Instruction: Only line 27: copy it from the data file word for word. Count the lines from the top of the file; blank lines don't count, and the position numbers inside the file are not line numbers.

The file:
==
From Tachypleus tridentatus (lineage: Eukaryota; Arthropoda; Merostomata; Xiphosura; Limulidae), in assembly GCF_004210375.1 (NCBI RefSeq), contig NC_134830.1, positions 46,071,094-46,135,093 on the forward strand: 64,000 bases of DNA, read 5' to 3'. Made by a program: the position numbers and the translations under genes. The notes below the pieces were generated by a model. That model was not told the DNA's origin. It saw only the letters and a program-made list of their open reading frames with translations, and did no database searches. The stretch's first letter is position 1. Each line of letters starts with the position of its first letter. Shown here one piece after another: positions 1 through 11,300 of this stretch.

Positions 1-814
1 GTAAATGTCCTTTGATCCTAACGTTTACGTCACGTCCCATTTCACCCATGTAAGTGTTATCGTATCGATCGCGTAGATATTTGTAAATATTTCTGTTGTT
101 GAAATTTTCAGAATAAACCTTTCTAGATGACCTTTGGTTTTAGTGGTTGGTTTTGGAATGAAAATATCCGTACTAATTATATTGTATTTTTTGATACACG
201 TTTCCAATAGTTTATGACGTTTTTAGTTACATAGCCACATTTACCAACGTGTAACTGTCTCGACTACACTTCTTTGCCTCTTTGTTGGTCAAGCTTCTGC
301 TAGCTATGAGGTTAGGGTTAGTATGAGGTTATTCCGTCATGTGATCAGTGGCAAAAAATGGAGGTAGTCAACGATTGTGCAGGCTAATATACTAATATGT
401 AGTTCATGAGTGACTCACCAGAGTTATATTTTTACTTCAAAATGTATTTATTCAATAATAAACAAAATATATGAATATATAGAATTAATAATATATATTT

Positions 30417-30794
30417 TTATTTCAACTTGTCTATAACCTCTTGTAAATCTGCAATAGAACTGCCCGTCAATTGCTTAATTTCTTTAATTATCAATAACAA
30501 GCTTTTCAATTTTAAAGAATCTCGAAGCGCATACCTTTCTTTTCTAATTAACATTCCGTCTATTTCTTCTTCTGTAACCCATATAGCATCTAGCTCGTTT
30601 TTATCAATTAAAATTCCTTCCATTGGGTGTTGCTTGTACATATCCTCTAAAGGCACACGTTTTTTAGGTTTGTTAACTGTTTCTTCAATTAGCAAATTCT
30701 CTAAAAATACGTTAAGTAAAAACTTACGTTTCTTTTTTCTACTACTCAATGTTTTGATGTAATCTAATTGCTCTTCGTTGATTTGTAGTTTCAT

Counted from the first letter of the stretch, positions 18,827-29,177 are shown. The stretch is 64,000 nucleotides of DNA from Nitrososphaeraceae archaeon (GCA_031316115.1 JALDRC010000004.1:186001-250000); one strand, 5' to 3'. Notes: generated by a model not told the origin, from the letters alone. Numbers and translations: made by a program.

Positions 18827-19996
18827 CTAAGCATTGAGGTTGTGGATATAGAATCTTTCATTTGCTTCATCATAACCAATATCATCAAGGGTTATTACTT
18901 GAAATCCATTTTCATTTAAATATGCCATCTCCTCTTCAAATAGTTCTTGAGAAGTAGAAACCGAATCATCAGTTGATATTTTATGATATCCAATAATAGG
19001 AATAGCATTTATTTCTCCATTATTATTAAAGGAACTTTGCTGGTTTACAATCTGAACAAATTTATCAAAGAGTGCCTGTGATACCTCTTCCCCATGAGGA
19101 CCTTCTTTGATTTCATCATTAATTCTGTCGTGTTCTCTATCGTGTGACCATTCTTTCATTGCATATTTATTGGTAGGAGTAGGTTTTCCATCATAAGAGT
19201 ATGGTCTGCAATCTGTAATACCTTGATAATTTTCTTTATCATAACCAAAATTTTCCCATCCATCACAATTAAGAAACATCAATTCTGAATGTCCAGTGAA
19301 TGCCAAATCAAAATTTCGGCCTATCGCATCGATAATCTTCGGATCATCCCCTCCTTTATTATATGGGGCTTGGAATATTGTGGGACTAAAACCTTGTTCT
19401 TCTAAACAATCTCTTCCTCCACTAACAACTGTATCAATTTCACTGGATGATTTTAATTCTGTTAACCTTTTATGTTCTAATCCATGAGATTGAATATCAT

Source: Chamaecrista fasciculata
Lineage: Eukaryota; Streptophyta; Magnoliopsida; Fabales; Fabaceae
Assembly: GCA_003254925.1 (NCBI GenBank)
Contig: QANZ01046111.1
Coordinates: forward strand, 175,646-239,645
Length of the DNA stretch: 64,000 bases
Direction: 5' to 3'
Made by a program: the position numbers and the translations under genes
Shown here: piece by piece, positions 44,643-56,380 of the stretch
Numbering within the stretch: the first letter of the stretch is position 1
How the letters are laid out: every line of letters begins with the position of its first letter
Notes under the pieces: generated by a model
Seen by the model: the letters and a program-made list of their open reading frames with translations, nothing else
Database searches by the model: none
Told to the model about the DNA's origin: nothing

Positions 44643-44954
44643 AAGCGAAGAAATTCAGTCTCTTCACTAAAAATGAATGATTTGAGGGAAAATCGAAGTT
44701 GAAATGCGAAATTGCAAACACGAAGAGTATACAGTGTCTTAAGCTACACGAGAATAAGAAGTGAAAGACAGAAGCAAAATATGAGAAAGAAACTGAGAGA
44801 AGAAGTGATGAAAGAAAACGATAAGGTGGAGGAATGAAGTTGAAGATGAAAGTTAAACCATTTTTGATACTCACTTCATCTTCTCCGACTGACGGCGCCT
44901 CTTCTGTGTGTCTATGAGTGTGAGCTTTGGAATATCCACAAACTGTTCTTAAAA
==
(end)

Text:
Length of the DNA stretch: 64,000 bases